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2011 Mini WRC in Detail - Web Exclusive

The aim is to gain experience to be prepared for the complete 2012 World Championship season.

Feb 2, 2011

The countdown has started for the return of Mini on the international motorsport stage. This season, the new Mini WRC Team will compete in selected rounds of the FIA World Rally Championship (WRC). The aim is to gain experience to be prepared for the complete 2012 World Championship season.

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The Mini WRC has been developed by Prodrive, based on the Mini Countryman. It is equipped with a 1.6-liter turbo production engine developed by BMW Motorsport for use in series according to FIA Super2000 regulations, including the World Touring Car Championship.

As well as its works involvement with the Mini WRC Team, Prodrive is supplying customer cars to private rally teams, who will also run the car in the S2000 class of the World Rally Championship.

The Mini WRC Team will be putting its faith in Kris Meeke (UK) and his co-driver Paul Nagle (UK) who have proven their ability in impressive style, listing the 2009 Intercontinental Rally Challenge (IRC) title as just one of their achievements.

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Daniel "Dani" Sordo (ES), who will compete alongside his new co-driver Carlos del Barrio (ES) in 2011. He has many years of World Championship experience. Twenty nine podium finishes from 84 starts in the WRC go to show the former Citroen works driver has what it takes to battle it out at the top.

Rallying is far from new territory for Mini. In the past, success in this popular motorsport has played a crucial role in defining the brand's image. Three victories at the Rally Monte Carlo in the 1960s made the Mini Cooper S a true legend. Mini also competed in the European Rally Championship, where it also notched up countless triumphs.

The latest developments for the Mini WRC are undergoing intensive testing. The car to be used in the 2011 World Rally Championship will be presented at the official Team Launch on 13th April 2011 at the Mini Plant Oxford.

Prodrive is an experienced motorsport operation. Founded in 1984, it has established itself as one of motorsport's leading independent teams. Currently employing about 500 staff, the company is based in Banbury (GB). Among other successes, Prodrive has to date won six World Rally Championships, five British Touring Car titles, and scored three class victories in the Le Mans 24 Hours.

The Mini Countryman is the youngest Mini model and also the first to be equipped with an all-wheel-drive system. Therefore this model provided the logical basis for a competitive rally derivative. The flagship Mini Cooper S Countryman is powered by a 1.6-liter, four-cylinder engine, supplemented by a twin-scroll turbocharger, direct fuel injection and variable valve management.

The transmission uses an Xtrac 6-speed, sequential gearbox. For its outings on the rally stages, the Mini Countryman chassis has been fitted with a Prodrive rollcage.

The Mini WRC has been developed by Prodrive to comply with the new FIA regulations. The development started back in 2009 when Prodrive assembled a team of engineers, which was given freedom to design the new rally car. The goal was to gain a precise idea of what the ideal car must look like, in accordance with the new rules.

The engineers focused on analysis for the initial months, examining more than a dozen cars from a variety of manufacturers, measuring key areas such as wheel base, center of gravity, weight, tread width, etc.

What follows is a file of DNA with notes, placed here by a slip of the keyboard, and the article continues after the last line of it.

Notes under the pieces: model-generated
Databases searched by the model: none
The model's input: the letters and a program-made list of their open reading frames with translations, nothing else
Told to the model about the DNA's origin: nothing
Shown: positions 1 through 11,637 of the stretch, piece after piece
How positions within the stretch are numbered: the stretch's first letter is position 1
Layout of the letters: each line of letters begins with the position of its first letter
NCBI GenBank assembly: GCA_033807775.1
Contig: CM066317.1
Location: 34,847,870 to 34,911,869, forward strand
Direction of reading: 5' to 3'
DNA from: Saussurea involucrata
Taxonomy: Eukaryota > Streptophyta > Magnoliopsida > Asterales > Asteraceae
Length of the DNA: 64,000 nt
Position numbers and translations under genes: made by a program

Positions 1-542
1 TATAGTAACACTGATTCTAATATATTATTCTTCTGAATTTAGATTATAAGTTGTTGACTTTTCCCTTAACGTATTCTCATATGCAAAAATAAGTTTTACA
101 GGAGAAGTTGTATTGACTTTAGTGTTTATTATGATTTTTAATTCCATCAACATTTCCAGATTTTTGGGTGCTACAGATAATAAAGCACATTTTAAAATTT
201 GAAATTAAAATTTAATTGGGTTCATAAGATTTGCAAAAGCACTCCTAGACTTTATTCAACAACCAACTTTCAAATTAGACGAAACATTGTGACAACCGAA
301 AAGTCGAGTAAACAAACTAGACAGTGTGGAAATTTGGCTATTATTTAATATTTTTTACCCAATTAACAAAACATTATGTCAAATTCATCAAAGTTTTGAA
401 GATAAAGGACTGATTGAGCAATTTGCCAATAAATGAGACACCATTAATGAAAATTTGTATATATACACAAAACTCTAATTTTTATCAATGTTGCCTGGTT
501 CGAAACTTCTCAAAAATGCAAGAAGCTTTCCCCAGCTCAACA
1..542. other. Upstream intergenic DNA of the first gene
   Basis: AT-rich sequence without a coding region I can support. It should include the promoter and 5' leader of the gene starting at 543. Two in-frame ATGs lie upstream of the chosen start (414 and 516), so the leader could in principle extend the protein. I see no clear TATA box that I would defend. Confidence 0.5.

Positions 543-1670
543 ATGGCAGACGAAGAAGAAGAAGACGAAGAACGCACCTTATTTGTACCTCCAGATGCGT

After comparing the measurements with the Countryman, it became clear this car would provide an excellent basis for a WRC car.

One of the key requirements of the development team was to keep the servicing effort required for the Mini WRC to a minimum for private teams, without causing high maintenance costs. At the same time, the performance should not be compromised. Twenty-five to 30 models will be manufactured per year - a relatively high number by motorsport standards. For this reason, Prodrive had to ensure the car could also be run easily and economically at remote locations around the world.

As a result, all four suspension uprights are interchangeable, as are the anti-roll bars. This means customer teams require relatively few spare parts in order to run their cars.

In addition, the car also offers many other innovations. These include the design of the rollcage, which makes the MINI WRC extremely safe.

"I am very proud of what our team of engineers has achieved," said David Richards. "By combining the experience of our technical director David Lapworth with the inspiration from a team of young engineers, we have been able to produce a radically new car. However, let's not underestimate the challenge that faces us as I'm sure our competitors are working equally hard on their new cars for 2011. But if you're going to be a new entrant in any championship, there's no better time to join than when there's a new set of technical regulations and a new tire supplier."

Mini WRC Technical specifications

Length: 4110mm
Width: 1820mm
Weight: 1200kg (FIA minimum weight)

1600cc, four-cylinder direct injection gasoline engine
Garrett turbocharger - maximum boost 2.5 bar
Dry sump

Permanent four-wheel drive
Gearbox: Xtrac 6-speed sequential
AP Racing sintered twin-plate clutch
Plated limited-slip (front and rear axle)

Hydraulic power assisted

Mini Countryman bodyshell with Prodrive rollcage

Prodrive/Ohlins MacPherson strut, 3-way adjustable dampers

ATS wheels, Michelin tires
Gravel: 15" diameter
Tarmac: 18" diameter

AP Racing
Four-piston, 300mm (front and rear axle)
Four-piston, 355mm (front and rear axle)
Castrol brake fluid (SFX)

Lubricants and coolants:

Sparco race seats and safety belts



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